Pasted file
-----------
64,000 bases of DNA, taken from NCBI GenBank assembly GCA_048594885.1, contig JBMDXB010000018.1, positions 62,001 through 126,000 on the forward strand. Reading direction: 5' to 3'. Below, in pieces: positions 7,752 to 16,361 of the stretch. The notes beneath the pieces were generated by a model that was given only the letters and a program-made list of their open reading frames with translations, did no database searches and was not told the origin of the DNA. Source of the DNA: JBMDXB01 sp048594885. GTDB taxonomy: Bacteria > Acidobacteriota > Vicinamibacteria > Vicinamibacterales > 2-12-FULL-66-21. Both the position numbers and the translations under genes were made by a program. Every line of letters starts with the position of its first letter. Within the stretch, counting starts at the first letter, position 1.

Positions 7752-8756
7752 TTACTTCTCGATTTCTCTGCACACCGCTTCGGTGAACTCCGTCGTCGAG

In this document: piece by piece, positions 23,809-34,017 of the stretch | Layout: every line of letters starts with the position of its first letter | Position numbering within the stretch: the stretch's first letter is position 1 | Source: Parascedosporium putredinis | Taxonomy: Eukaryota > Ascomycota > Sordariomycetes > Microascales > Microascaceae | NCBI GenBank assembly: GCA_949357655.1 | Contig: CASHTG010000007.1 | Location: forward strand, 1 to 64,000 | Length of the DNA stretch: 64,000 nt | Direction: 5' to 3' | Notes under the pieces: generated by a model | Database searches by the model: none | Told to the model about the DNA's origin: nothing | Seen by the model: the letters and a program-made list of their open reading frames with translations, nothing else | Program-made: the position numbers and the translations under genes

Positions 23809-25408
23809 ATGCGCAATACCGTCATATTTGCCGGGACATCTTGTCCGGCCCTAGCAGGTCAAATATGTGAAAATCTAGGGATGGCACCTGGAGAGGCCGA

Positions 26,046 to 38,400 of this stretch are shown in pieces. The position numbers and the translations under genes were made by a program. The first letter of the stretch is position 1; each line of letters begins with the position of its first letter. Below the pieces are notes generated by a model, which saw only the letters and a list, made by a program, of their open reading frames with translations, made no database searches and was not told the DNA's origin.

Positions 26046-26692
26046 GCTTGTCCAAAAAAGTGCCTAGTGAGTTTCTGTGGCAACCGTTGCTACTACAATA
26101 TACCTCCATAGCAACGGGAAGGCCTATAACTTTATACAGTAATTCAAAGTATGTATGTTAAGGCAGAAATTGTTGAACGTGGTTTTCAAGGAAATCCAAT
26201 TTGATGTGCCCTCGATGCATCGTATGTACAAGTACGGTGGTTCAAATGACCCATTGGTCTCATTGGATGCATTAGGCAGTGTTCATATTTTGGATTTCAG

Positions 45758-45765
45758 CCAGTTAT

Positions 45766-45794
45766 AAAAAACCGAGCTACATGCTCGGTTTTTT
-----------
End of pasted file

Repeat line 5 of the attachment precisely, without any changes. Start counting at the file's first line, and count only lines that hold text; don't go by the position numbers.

Positions 23809-25408